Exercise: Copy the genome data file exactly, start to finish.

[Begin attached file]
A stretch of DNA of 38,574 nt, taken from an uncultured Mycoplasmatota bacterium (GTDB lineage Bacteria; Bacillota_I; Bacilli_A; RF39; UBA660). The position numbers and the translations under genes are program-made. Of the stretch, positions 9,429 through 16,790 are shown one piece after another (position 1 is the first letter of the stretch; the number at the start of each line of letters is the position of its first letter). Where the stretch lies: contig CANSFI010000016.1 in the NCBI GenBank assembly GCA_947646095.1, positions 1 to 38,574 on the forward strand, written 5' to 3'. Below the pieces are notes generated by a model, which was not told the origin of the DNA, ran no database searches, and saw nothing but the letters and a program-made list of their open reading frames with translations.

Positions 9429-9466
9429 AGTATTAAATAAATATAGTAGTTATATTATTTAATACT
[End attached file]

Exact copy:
A stretch of DNA of 38,574 nt, taken from an uncultured Mycoplasmatota bacterium (GTDB lineage Bacteria; Bacillota_I; Bacilli_A; RF39; UBA660). The position numbers and the translations under genes are program-made. Of the stretch, positions 9,429 through 16,790 are shown one piece after another (position 1 is the first letter of the stretch; the number at the start of each line of letters is the position of its first letter). Where the stretch lies: contig CANSFI010000016.1 in the NCBI GenBank assembly GCA_947646095.1, positions 1 to 38,574 on the forward strand, written 5' to 3'. Below the pieces are notes generated by a model, which was not told the origin of the DNA, ran no database searches, and saw nothing but the letters and a program-made list of their open reading frames with translations.

Positions 9429-9466
9429 AGTATTAAATAAATATAGTAGTTATATTATTTAATACT